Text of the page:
Roadways: Design Vehicle
Design Vehicle should be based on roadway functional classification and context Purpose and Need of the project should identify and specific needs for the project. The maximum design vehicle for interstates shall be based on the largest vehicle allowed on Maryland roads without hauling permits
Large design vehicles typically do not lead to significantly larger design criteria along mainline roadways. Geometric elements such as curb radii and pavement widths will be significantly larger based on a larger design vehicle.
The following is a list of the maximum design vehicle that should be considered based on the functional classification:
Interstate - WB-67 (large semi-trailer, 53 ft. trailer) The design vehicle should be considered for through movements as well as turning movements at all interchanges along interstate.
Freeway/Arterials – WB-62 (large semi-trailer, 48 ft. trailer) The design vehicle should be used on all State routes (excluding interstate). If there is a state to state (MD and US Routes) intersection/interchange, turning movements should be designed to allow for a WB-62 to make all movements through the intersection/interchange. If truck volumes are high, wheel paths through the intersection should be paved.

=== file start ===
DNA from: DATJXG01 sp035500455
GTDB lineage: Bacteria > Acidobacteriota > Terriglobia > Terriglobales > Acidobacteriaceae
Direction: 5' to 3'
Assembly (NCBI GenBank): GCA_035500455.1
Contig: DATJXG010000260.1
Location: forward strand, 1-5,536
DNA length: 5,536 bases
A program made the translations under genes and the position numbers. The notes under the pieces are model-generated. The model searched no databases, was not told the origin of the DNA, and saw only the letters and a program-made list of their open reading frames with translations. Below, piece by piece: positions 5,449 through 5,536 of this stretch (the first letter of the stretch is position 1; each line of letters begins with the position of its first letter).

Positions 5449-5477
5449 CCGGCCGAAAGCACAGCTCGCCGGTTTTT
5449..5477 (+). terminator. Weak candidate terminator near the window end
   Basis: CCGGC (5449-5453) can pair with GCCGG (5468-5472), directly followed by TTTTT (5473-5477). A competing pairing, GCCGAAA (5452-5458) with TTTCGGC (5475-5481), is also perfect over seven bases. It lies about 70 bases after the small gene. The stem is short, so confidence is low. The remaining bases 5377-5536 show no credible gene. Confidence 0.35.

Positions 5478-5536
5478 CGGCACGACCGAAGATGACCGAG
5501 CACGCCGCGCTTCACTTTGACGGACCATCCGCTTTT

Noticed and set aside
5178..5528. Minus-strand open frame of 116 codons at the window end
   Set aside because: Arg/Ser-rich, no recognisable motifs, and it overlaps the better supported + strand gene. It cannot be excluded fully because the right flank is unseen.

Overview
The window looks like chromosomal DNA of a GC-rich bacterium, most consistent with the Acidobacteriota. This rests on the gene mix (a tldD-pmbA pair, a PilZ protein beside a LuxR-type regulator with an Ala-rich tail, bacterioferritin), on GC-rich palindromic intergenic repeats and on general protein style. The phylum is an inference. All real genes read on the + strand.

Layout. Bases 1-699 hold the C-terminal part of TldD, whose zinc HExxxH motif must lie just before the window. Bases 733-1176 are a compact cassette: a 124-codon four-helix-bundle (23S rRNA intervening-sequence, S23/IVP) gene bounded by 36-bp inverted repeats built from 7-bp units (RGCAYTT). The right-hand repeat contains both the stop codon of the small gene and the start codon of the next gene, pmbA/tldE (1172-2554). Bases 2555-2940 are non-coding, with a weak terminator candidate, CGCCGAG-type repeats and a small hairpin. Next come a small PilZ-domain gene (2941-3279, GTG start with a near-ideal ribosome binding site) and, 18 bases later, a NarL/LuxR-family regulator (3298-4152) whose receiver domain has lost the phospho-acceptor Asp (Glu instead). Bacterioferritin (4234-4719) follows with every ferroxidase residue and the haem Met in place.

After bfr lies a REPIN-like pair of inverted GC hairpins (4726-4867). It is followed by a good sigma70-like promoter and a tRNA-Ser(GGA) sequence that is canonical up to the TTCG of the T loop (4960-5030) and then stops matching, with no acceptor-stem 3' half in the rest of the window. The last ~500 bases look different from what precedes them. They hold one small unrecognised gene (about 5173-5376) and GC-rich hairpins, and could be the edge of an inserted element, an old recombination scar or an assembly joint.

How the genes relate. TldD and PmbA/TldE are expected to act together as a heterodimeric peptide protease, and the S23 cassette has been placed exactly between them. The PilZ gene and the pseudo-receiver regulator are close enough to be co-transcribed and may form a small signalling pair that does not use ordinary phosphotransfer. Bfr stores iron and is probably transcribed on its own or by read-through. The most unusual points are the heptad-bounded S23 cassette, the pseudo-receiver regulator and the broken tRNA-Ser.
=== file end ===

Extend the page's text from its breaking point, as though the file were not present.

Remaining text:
Unless otherwise specified, adjacent public roadways connecting to a State route via an at-grade intersection should use a maximum design vehicle of a WB-50 for state route to county (or vice-versa) movement.
Commercial and Residential Access should be designed according to the vehicle(s) that will utilize the access. For example, an entrance to a farm is proposed off a State roadway. The design vehicle used may be a specific piece of farm equipment using the entrance.
For movements on State facilities that are unique, coordinate with the appropriate office or agency to determine the design vehicle turning paths. As an example, the MDOT’s Maryland Port Administration entrances may need to be designed for turning movements that exceed the vehicles that are listed above. The designer should coordinate with the specific MDOT TBU office to obtain vehicle specifications to ensure that turning movements are incorporated into the design.